When you’re the person who is supposed to have it all together, the thought of going to someone to talk about your struggles can make you feel a little nervous. It’s scary to admit things to a complete stranger that you wouldn’t be comfortable even telling your best friend.
That’s actually one of the greatest things about counseling for pastors. Our office is a safe, judgement-free place. Even if you don’t know what in the world is wrong with you, you’ll be in a good place to work it out and figure out where to go from here. We work with pastors who are struggling in their marriages, having trouble with friendships, dealing with pornography, and who are just having a hard time managing the day-to-day stresses.
What to Expect
First and foremost, we strive to make our office one of the most comfortable places you’ll find yourself. It’s a place where people have talked about the good, the bad, and the ugly. When you come here, no matter what you’ve done, no matter what you say, you’re not judged and you’re not condemned. You can come in confident that whatever you share and whatever you say stays between you and your therapist. And no matter what you reveal – you’re in a safe place to share your heart.
In counseling, we’ll walk through the struggles you’re facing and look to see what brought you there. We’re not so much interested in beating you over the head with the mistakes you’ve made, but rather, where you can go from here. We’ll look at what God says about the situation and how He calls us to live. You’ll have the opportunity to learn about your needs – how to put them into words – and your strengths and weaknesses.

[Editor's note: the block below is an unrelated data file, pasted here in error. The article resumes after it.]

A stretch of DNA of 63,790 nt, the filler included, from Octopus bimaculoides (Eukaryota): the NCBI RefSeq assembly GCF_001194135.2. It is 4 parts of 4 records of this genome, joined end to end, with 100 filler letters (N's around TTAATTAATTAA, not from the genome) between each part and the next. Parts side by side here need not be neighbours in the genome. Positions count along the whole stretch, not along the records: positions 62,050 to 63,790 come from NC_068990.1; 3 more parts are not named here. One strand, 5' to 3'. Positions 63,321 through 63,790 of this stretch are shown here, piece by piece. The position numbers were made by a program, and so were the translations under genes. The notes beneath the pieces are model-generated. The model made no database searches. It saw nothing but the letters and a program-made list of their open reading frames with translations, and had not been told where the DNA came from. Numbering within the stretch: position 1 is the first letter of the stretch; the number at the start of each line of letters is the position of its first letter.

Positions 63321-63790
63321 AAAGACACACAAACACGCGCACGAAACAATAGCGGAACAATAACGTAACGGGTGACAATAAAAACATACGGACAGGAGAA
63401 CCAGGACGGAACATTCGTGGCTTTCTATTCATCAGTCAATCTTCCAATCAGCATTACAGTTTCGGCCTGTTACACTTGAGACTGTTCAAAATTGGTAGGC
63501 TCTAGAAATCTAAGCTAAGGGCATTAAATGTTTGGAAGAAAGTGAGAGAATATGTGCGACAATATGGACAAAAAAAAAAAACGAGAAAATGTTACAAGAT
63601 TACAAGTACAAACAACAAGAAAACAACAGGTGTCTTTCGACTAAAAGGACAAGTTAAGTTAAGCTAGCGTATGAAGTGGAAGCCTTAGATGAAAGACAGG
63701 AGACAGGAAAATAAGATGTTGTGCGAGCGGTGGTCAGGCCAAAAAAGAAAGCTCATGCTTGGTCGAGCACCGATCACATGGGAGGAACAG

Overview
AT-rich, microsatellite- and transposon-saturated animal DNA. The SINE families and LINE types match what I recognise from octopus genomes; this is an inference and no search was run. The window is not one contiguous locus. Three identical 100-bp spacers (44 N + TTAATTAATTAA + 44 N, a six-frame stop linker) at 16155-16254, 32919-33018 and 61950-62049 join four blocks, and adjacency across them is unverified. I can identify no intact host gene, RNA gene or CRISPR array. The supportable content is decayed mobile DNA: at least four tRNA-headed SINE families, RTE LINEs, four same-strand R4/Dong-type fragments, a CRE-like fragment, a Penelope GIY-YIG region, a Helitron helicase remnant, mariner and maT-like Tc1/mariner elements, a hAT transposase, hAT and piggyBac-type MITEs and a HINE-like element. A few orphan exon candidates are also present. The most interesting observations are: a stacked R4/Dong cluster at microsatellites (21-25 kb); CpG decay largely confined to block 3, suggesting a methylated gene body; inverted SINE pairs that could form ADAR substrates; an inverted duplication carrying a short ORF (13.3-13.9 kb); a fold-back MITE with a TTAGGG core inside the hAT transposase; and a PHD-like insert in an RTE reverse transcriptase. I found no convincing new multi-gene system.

What You’ll Learn
Since counseling is a little different for everyone, we’ll start right where you are depending on your unique situation. For many, as you begin understanding how God created you and you learn your own identity, we’ll use different resources to help you get past what you’re struggling with. Sometimes, it may be a workbook, or some type of work to take home with you between sessions, or maybe some reading or journaling. Your process through counseling can be just as unique as you are. But ultimately, what you’ll walk away with is a sense of God’s love and grace, no matter what you’ve been through.
What the process looks like:
Counseling and therapy is meant to help you get your life back and to offer hope and healing in the place of doubt, fear, worry, anxiety, and depression. Together, you and your therapist will work to find that hope.
The process usually begins with weekly appointments that are usually around 45-50 minutes. Therapy is best done with at least a six-week commitment. We find that folks who can’t commit to at least six weeks and meet less than weekly tend to have more difficulty, and the process isn’t as effective. After six weekly sessions, you and your therapist can discuss your treatment goals, and determine if you should continue weekly, move to bi-weekly appointments, or determine if ending therapy is the next step.
LET’S WORK TOGETHER
The following providers offer Counseling for Pastors at Revive Counseling Center: